I think the below scenario (first tweet) is what will probably end up happening.

 

RoyH1

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We're in a bit of a pickle when it comes to ownership of the club due to the price tag. American style businessmen or investment funds will want a sizeable return on investment and we'll be in the same situation as we are with the Glazers. The only organisations with that kind of cash and who don't money back every year are nation states looking for a PR project, and unfortunately, that comes with problems of its own.

I want no part of my club being the property or connected to someone like the murderous crown prince of Saudi Arabia. If he buys us, I will quietly and without a fuss stop actively supporting the club.

My best bet at this point, is a mixed bag of investors with a big name connected to Man Utd in the mix. Beckham and a couple of international businessmen in the mix. Maybe a big fortune from India? A big Asian company looking to have a worldwide brand name?

If we're going the state owned route like PSG and City, I want Ole to personally lobby the Norwegian government and have us bought by the Norwegian sovereign wealth fund. They have 90 billion, so United is a little drop in the ocean for them. :D
 

AneRu

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I think the below scenario (first tweet) is what will probably end up happening.

Could fans organize themselves and pool resources together for such a venture, is it even practical? If the Glazers want an exit I think they could offer the majority stake to fans and if several million turn up I think it could work but that's a long shot because there is a big difference between supporting a club and committing significant portions of your savings towards owning or saving it.
 

thepolice123

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One thing people need to realise is this:

When someone has 500m net worth, it doesn't mean that person can just take out 300m or 400m to finance something. Many people will be shocked at how much money these millionaires or billionaires have tied up in their own businesses and assets. Its next to impossible to even utilise them.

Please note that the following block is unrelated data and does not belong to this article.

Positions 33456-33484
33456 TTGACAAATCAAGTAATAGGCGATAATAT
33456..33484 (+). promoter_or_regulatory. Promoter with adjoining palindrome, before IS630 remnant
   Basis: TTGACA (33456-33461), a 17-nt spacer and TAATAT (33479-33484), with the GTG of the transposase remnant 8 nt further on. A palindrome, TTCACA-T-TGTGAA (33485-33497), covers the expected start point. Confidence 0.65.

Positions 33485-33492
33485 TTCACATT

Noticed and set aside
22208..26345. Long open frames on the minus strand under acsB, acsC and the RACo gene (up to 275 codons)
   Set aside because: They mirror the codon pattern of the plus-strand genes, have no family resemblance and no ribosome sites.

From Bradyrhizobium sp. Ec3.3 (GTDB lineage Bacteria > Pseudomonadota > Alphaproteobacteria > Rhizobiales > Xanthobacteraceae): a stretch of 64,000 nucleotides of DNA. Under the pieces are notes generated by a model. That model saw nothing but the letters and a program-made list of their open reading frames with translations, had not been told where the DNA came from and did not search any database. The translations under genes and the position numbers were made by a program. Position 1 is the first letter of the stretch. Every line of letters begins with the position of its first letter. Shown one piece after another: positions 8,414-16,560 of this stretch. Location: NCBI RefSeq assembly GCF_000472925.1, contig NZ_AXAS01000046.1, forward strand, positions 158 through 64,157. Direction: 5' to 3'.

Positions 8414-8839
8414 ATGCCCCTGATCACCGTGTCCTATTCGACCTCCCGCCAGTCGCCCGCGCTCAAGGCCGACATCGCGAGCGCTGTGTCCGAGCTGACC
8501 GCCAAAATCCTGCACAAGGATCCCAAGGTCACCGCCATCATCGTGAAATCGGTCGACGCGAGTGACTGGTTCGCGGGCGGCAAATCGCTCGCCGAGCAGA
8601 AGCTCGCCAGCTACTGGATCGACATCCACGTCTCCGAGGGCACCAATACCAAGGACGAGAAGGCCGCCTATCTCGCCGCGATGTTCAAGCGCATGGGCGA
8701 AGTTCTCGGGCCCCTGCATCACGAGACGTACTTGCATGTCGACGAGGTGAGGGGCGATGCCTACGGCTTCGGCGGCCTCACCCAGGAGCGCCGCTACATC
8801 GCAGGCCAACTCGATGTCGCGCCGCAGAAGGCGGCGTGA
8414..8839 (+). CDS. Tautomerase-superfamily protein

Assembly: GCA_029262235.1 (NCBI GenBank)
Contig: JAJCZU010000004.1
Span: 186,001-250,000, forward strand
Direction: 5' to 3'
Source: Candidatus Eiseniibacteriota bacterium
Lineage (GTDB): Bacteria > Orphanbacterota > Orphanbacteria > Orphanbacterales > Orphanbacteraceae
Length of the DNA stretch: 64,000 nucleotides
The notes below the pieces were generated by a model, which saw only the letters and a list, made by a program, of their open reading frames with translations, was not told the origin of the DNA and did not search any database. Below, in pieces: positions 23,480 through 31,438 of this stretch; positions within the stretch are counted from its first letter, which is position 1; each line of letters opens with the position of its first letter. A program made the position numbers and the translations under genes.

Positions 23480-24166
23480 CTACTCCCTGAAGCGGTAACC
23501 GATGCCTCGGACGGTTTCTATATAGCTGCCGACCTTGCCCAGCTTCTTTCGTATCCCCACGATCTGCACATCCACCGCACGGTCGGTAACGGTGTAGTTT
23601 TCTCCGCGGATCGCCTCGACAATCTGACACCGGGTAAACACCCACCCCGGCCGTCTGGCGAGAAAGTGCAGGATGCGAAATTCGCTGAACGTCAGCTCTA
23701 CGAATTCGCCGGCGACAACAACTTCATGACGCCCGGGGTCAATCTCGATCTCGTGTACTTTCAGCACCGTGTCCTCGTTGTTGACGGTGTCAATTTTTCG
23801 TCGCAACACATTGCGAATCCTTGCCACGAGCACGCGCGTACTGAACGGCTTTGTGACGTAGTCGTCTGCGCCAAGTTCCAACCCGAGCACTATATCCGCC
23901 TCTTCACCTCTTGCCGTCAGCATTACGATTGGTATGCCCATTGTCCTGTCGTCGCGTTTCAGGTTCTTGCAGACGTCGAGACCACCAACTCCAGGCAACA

Its like for example if your net worth is 100k:

House: 50k (after loans)
Car: 20k
Liquid cash: 20k
Toys collection and Pokemon cards: 10k

You're not going to liquid everything and buy a stake in Manchester United. Even something like £1000 would require serious thinking considering the liabilities you have to pay.

People are dreaming when they talk about having Beckham round up his United loving buddies and Usain Bolt and Mcgregor and takeover the club. Have some basic finance knowledge jesus christ.
 

red thru&thru

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We're in a bit of a pickle when it comes to ownership of the club due to the price tag. American style businessmen or investment funds will want a sizeable return on investment and we'll be in the same situation as we are with the Glazers. The only organisations with that kind of cash and who don't money back every year are nation states looking for a PR project, and unfortunately, that comes with problems of its own.

I want no part of my club being the property or connected to someone like the murderous crown prince of Saudi Arabia. If he buys us, I will quietly and without a fuss stop actively supporting the club.

My best bet at this point, is a mixed bag of investors with a big name connected to Man Utd in the mix. Beckham and a couple of international businessmen in the mix. Maybe a big fortune from India? A big Asian company looking to have a worldwide brand name?

If we're going the state owned route like PSG and City, I want Ole to personally lobby the Norwegian government and have us bought by the Norwegian sovereign wealth fund. They have 90 billion, so United is a little drop in the ocean for them. :D
Billionaires such as Ambani's also have blood on their hands. Him and his like are working with the Modi to pass farming bills to take away the farmers lands for pittance. Farmers are committing suicides and police are killing protestors. They too have blood on their hands.
 

Adnan

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Could fans organize themselves and pool resources together for such a venture, is it even practical? If the Glazers want an exit I think they could offer the majority stake to fans and if several million turn up I think it could work but that's a long shot because there is a big difference between supporting a club and committing significant portions of your savings towards owning or saving it.